I did use Crumb’s scores as an example — there’s no reason why his scores cannot be transcribed and simplified into standard notation, because the essence of the music still relies on instructions of rhythm, pitch, meter, etc. The extra-musical things that are in there are not essential to the work, in other words.

    If you disagree, then I’m guess what I’m asking is, what exactly are the graphics in say, Star Child doing, in order to enhance the experience for the audience? I’m not talking about the composer or the performer, but the audience. I’ve known some people who transcribed some of his music into a more playable form. Nobody seemed to notice. I’m not trying to bash Crumb here — I like listening to his works a lot, but a work can still be good despite problems.

    Just FYI, I have done performances using animated scores using Max/MSP patches, projected in front of audience members. The electronic musician was “improvising” the score, while I improvised the music, in a sort of a real-time visual-aural performance. I feel much more comfortable with this because it lets the audience in on the process, and what’s happening to what in relation to what is very clear. There’s also Butch Morris-style conduction which is kind of the acoustic equivalent of that sort of thing. But the audience is at least in on it.

  20. Dennis Bathory-Kitsz


    How did the topic shrink from graphical notational innovation to “gestures that go unexplained,” “extra-musical things that are in there are not essential to the work,” and how they must “enhance the experience for the audience”?

    I know what you’re getting at, but you’re dancing on the head of a diminishing pin.

    As far as Crumb goes (and I don’t have a copy of the score here), why not compare it with Ferneyhough? There is standard notation complex enough that the effect on the audience is psychologically predicated on that complexity, not necessarily the sounds (even if they are all played).

    How unexplained is unexplained? More or less than, say, the metaphorical con fuoco? More or less than the crosshatch staves in Larry Austin’s Square? More or less than the symbols in Berio’s Sequenza for solo voice, or my own recent Sequenza Nova for French horn (there’s one for you!)? If the staff is curved in Stockhausen’s Refrain, how much is to be explained? Or if it is a curve without staves that looks like a fictional star chart, as in my Aurora Cagealis? And in Stockhausen’s later works, how one is to infuse them with his over-arching Formel? Even in traditional notation, how does notating the H- and N- enhance the audience’s experience, or the performers’?

    These questions are rhetorical. My point is that one understands the surface of a score at first, and over time its depths. One takes into account its environment (as JB suggests) and all the other factors that form its cultural milieu, and sometimes solves puzzles — whether it’s how to perform an enigma canon or comprehend the absent chord resolutions in a Beethoven sonata. In contemporary notation, one expects the performer first to be familiar with the explicit information in a score. The “gestures that go unexplained” may be perfectly well explained by that familiarity.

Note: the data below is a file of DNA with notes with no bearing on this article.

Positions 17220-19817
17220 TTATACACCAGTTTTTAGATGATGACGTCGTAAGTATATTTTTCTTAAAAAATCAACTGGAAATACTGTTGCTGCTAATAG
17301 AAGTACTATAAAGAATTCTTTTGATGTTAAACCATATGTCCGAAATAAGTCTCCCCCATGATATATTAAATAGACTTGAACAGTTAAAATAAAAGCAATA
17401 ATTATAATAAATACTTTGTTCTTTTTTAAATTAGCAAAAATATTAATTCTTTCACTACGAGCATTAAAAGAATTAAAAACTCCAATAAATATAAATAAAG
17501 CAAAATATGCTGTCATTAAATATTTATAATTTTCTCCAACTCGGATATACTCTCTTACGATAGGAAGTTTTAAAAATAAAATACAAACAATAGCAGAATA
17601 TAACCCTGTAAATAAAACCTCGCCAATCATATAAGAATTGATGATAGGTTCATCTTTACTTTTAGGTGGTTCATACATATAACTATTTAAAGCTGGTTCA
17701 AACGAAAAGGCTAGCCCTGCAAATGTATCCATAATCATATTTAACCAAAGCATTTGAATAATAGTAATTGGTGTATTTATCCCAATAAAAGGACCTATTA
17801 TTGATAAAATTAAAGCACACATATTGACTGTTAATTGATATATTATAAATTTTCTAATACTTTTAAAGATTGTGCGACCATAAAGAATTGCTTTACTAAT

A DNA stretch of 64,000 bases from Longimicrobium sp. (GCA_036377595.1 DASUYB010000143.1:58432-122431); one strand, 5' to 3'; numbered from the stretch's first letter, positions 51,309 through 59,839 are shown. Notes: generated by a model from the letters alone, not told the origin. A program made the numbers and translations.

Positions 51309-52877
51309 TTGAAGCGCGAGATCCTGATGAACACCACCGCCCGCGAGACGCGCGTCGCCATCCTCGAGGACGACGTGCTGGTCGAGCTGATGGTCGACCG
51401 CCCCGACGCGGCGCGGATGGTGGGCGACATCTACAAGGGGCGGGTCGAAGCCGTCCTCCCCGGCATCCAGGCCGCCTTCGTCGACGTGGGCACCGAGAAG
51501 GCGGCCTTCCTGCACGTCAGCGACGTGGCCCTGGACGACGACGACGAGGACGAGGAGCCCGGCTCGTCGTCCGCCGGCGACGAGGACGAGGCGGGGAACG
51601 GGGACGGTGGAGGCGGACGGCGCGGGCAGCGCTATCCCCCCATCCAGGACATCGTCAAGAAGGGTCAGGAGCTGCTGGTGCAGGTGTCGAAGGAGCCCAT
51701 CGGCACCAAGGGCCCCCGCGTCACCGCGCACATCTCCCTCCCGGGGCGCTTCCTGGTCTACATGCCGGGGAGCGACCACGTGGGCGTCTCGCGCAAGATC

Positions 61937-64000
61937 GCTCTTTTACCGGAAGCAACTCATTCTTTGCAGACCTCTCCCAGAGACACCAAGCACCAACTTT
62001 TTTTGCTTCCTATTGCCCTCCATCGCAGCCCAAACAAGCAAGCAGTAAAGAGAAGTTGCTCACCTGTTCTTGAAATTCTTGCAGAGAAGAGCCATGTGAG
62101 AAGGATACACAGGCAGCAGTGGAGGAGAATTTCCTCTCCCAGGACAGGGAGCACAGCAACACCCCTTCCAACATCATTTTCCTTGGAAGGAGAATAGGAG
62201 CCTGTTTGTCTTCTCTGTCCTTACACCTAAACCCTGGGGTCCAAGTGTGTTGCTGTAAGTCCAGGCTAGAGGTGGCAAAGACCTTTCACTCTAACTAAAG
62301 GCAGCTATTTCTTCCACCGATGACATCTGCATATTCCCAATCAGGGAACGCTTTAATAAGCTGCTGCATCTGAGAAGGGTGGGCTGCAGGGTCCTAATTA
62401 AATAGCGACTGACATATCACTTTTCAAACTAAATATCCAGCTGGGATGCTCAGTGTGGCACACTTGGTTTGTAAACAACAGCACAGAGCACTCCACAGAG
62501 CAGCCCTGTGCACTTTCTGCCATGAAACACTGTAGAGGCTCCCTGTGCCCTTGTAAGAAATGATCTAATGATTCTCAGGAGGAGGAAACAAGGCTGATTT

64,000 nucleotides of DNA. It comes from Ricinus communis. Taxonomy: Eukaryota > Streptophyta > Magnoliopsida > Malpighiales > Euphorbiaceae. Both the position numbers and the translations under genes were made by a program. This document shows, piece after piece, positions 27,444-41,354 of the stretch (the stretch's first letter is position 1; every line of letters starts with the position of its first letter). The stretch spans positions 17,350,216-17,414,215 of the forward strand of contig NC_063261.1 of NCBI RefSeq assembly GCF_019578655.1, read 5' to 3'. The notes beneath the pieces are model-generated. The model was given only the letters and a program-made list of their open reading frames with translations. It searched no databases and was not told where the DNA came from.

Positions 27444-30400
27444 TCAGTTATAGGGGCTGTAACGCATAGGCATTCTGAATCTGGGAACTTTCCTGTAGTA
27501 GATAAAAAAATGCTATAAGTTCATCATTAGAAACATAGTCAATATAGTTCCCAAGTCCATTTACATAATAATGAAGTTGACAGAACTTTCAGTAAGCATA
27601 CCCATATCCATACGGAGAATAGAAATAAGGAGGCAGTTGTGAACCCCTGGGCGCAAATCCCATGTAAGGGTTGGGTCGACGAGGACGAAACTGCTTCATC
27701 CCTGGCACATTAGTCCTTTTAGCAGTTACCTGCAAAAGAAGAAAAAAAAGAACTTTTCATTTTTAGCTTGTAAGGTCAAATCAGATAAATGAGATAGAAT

Frankly, as a composer, I will not be responsible for a performer’s lack of attention, study or experience. It took 31 years for my Construction: on nix rest in china for two trombones and tape to be premiered because it took that long for it to be understood. A generation of sampling compositions had to be composed before my 1972 sampling composition could make sense to anyone but me, and then receive a staggeringly compelling premiere by Jim Fulkerson and Hilary Jeffery.

    As for the composer wanting to “see what happens,” I think that’s minimizing the process. Remember when you wrote, Swinging doesn’t have to be notated because if you’re steeped within jazz traditions, you “just know” that it’s supposed to swing? The process of improvisation, aleatory, and open scoring with graphical suggestions is part of a tradition of the erstwhile avant-garde, and if you’re steeped within avant-garde traditions, you “just know” how it’s supposed to be done — as would any student of those traditions.

    So we’re down to what? What examples of notation are senseless? What examples have no explanation, even within their own traditions?


  21. rtanaka

    Frankly, as a composer, I will not be responsible for a performer’s lack of attention, study or experience.

    Don’t you think this attitude is rather divisive? Classical music is already a small niche in itself — of that, new music, even smaller, of that, of the particular aesthetic that some composers choose to put into graphical notation…how does one expect to be understood if there is an unwillingness to explain what they are doing?